What is Feline Immunodeficiency Virus?

FIV or Feline Immunodeficiency Virus is a viral disease that affects cats exclusively (lentivirus group).

Feline immunodeficiency virus slow-acting. It gradually weakens the immune system by attacking the white blood cells and altering their function which makes the infected cat more prone to other infections and diseases. This virus is the feline equivalent of human HIV, and it is also known as Feline AIDS.

On the infographic below you can find some quick info about the virus, how it affects the cat and how to take care for an infected one.

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How is it transmitted?

The infected cat carries FIV in the saliva and passes on the virus by biting during fights. 

There have been cases that kittens from an infected mother cat are FIV+, but not many become infected. These kittens should be re-tested for FIV when they are six months old to ensure that they are not FIV+.

How is FIV diagnosed?

Blood tests are available for the diagnosis of FIV in cats. These tests detect antibodies to the virus from a blood sample, and they also come as commercial kits. 

What are the clinical signs?

When the cat gets infected, it may take from four weeks up to several years to develop the first clinical sign. The symptoms are recurring and may include:

  • Mouth and gum inflammation (stomatitis)
  • Diarrhoea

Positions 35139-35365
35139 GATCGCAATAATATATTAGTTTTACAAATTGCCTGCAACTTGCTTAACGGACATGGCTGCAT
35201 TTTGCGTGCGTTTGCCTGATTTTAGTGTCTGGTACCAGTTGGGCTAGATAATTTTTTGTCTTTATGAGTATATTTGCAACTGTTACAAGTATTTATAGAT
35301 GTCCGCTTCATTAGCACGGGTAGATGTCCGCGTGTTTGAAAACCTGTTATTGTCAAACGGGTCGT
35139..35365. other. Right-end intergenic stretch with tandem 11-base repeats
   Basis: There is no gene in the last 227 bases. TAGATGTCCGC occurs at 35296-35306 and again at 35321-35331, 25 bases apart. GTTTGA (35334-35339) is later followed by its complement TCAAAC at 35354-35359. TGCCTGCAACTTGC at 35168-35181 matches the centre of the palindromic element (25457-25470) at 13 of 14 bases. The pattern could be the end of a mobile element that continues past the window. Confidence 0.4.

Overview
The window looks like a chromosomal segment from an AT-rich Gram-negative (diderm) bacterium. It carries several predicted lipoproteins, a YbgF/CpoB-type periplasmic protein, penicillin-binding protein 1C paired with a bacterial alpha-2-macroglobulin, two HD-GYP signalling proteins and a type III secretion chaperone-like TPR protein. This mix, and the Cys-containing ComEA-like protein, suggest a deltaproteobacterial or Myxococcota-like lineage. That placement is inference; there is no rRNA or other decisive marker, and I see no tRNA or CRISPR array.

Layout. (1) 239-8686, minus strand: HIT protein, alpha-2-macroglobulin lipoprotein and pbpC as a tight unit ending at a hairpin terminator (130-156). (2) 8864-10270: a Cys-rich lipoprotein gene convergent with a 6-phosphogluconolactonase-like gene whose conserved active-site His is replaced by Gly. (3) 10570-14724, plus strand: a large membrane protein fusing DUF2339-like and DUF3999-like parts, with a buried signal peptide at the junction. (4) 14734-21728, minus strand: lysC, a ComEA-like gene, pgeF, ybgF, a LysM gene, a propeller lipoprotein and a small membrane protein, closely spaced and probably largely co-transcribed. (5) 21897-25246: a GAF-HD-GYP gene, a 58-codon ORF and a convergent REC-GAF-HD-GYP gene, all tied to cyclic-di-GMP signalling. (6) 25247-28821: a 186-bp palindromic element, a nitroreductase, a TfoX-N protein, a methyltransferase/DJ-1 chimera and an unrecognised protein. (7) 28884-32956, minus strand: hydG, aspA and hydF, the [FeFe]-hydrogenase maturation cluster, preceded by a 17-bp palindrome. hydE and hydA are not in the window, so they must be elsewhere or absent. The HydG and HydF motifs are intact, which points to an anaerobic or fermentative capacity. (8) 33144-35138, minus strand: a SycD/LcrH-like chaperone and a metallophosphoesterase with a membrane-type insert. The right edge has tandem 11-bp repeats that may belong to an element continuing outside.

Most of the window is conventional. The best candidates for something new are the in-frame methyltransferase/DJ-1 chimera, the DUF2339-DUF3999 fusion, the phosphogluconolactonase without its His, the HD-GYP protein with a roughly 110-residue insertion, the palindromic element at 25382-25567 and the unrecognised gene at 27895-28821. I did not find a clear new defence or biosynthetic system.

• Fever
  • Enlarged lymph nodes (lymphadenopathy)
  • Skin problems
  • Weight loss
  • Neurological conditions that can cause a change in temperament and behaviours
  • Lethargy

Cats with FIV may have a shorter lifespan due to the deterioration of their immune system.

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Are there any treatments available?

Unfortunately there is no treatment for FIV. Any treatment given is to reduce and alleviate other signs and illness caused by the virus. 

What animals are more prone to FIV?

Male feral cats and outdoor cats are likely to get infected because of territorial fights. 

How to take care of a FIV+ cat?

Infected cats should be neutered and kept indoors and have regular vet visits and check-ups. Quality and balanced nutrition and a low-stress life can also help promote a good quality of life.

Can a FIV+ cat live in the same household with other cats?

Yes, but that will depend on the cat’s behavior more than the disease itself. It is important that the cats do not fight as bites are the main cause of infection.